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Stress and Sleep – How to Master Stress and Get a Good Sleep

Sleep deprivation is a major cause of poor physical and mental health around the globe. Stress is by far the most dangerous of the many causes of poor sleep health, such as less exposure to daylight, an irregular sleep schedule, an inappropriate diet, etc.. We say this because the relationship between stress and sleeplessness is mutually dependent on each other. This can sometimes push you through a never-ending cycle, where you experience a lack of sleep and continue accumulating more stress due to sleep deprivation. Therefore, we are going to shed more light on the relationship between stress and sleep so that you can get out of this vicious cycle of poor sleeping and stress at the earliest. 

-The relationship between stress and sleep

Most sleep experts suggest that our body needs about 7 to 9 hours of sleep consistently to function properly. However, recent global sleeping trends suggest that about one-third of the US people experience some sort of sleep disorder or the other and are thus deprived of a good night’s sleep. According to this recent study that looked at 63 past research pieces on the relationship between psychological stress and sleep, complications such as reduced slow-wave sleep increased sleep disturbances, and poor REM sleep are inextricably linked to stress.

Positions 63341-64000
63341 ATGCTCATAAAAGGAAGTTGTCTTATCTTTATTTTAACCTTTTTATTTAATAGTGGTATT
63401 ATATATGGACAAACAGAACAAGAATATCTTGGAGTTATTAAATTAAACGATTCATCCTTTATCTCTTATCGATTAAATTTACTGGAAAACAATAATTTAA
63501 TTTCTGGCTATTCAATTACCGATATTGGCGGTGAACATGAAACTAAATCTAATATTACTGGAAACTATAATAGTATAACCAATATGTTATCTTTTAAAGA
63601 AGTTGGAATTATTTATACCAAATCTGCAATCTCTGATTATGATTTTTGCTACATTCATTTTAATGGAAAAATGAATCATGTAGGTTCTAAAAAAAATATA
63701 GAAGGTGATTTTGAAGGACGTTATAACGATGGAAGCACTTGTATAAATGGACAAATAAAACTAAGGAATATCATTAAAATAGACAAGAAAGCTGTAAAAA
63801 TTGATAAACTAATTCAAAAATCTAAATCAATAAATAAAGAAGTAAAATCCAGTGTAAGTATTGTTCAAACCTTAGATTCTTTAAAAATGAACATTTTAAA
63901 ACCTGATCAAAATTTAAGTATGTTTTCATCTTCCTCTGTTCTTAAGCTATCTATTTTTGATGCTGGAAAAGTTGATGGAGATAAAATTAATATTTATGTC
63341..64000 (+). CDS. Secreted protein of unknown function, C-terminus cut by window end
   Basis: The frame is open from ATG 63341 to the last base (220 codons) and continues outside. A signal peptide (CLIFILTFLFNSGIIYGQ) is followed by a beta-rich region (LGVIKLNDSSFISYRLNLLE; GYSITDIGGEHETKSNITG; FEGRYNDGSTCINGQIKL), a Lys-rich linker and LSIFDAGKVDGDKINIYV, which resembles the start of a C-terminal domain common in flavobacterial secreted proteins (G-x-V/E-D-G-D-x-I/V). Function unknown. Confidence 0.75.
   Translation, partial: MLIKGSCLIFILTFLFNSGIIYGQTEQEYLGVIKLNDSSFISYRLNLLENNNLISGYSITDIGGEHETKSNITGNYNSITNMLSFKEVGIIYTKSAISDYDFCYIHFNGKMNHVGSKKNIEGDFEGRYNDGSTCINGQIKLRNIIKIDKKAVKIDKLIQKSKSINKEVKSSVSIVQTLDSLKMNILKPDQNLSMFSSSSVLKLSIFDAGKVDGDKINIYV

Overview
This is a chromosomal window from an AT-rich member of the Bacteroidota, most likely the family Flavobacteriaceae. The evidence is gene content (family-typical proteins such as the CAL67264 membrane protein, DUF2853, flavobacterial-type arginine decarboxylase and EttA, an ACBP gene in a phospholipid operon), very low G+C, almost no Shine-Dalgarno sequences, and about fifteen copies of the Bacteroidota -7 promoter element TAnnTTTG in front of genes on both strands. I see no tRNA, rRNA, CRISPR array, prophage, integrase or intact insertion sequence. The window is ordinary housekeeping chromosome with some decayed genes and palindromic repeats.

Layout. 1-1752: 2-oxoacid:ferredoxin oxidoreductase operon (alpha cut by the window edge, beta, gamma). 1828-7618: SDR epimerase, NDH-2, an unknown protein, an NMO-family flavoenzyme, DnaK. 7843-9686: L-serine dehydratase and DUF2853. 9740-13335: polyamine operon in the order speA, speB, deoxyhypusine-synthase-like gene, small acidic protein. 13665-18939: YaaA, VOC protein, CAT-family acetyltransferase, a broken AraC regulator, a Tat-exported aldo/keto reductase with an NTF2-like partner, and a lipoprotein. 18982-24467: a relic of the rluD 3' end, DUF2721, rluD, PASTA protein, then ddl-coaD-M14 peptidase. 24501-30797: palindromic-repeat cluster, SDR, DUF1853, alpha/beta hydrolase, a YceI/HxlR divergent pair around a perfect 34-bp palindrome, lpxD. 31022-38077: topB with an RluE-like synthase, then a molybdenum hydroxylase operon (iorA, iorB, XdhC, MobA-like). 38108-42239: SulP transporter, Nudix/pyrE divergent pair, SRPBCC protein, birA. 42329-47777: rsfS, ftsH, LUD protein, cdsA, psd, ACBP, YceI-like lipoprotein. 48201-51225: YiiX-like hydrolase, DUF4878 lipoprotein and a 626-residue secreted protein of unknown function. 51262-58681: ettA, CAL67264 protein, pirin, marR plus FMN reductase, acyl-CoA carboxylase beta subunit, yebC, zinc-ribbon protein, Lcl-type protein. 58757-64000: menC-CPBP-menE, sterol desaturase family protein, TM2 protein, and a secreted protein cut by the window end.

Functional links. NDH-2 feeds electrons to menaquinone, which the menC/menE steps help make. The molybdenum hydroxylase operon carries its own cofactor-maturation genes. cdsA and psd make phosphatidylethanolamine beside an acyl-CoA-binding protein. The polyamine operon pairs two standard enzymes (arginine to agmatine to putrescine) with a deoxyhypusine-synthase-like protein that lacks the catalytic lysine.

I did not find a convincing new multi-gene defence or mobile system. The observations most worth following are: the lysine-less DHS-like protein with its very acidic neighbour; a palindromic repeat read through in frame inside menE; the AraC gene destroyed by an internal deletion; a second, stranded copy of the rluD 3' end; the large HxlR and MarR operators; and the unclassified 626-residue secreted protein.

Other studies have also found that most people suffering from major sleep disorders like insomnia, obstructive sleep apnea, narcolepsy, restless leg syndrome, etc., were also plagued with stress on a consistent level. Secretion of the body’s natural stress hormones such as cortisol is considered important to increase daytime alertness and regulate the fight-or-flight response. However, a prolonged state of such alertness is seriously detrimental to the sleep health of the body. Let us, therefore, look at some of the ways in which the body’s stress levels can be kept at normal so that you experience improved sleep quality and quantity.  

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-Tips to master stress and achieve good sleep health

#01 Exercise

Exercising regularly is probably the most effective way to combat stress accumulation. Even less than 30 minutes of work out every day can do wonders for the proper regulation of stress hormones like cortisol and adrenaline. Researchers in the past have observed that exercising helps alleviate stress by releasing endorphins and other neurotransmitters. Placing your workout schedule in the earlier part of the day ensures that you benefit from exposure to natural daylight, which is a great way to reduce stress and depression. Working out consistently increases your overall fitness, which in turn improves your self-esteem. This is a great way to boost confidence and counter stressful sleep.

#02 Practice meditation